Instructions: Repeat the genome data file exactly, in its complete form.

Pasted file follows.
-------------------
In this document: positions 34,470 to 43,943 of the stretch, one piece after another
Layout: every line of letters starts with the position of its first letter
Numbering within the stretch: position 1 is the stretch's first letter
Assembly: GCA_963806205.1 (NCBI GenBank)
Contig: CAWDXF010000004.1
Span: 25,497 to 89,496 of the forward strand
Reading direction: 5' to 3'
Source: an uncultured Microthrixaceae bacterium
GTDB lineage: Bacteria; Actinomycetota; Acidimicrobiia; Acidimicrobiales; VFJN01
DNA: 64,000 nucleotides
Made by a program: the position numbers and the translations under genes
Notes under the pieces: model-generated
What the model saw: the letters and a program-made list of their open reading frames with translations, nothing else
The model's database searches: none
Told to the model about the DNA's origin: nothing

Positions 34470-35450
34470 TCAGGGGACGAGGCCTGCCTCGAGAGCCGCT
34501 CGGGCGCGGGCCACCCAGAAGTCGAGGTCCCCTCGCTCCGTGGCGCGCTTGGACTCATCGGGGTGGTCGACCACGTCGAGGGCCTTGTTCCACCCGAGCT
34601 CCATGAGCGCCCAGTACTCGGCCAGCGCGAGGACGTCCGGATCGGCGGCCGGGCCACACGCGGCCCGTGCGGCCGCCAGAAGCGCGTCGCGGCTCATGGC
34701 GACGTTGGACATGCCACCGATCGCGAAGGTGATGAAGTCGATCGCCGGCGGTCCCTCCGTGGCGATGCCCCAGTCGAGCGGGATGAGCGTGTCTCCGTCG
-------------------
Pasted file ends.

In this document: positions 34,470 to 43,943 of the stretch, one piece after another
Layout: every line of letters starts with the position of its first letter
Numbering within the stretch: position 1 is the stretch's first letter
Assembly: GCA_963806205.1 (NCBI GenBank)
Contig: CAWDXF010000004.1
Span: 25,497 to 89,496 of the forward strand
Reading direction: 5' to 3'
Source: an uncultured Microthrixaceae bacterium
GTDB lineage: Bacteria; Actinomycetota; Acidimicrobiia; Acidimicrobiales; VFJN01
DNA: 64,000 nucleotides
Made by a program: the position numbers and the translations under genes
Notes under the pieces: model-generated
What the model saw: the letters and a program-made list of their open reading frames with translations, nothing else
The model's database searches: none
Told to the model about the DNA's origin: nothing

Positions 34470-35450
34470 TCAGGGGACGAGGCCTGCCTCGAGAGCCGCT
34501 CGGGCGCGGGCCACCCAGAAGTCGAGGTCCCCTCGCTCCGTGGCGCGCTTGGACTCATCGGGGTGGTCGACCACGTCGAGGGCCTTGTTCCACCCGAGCT
34601 CCATGAGCGCCCAGTACTCGGCCAGCGCGAGGACGTCCGGATCGGCGGCCGGGCCACACGCGGCCCGTGCGGCCGCCAGAAGCGCGTCGCGGCTCATGGC
34701 GACGTTGGACATGCCACCGATCGCGAAGGTGATGAAGTCGATCGCCGGCGGTCCCTCCGTGGCGATGCCCCAGTCGAGCGGGATGAGCGTGTCTCCGTCG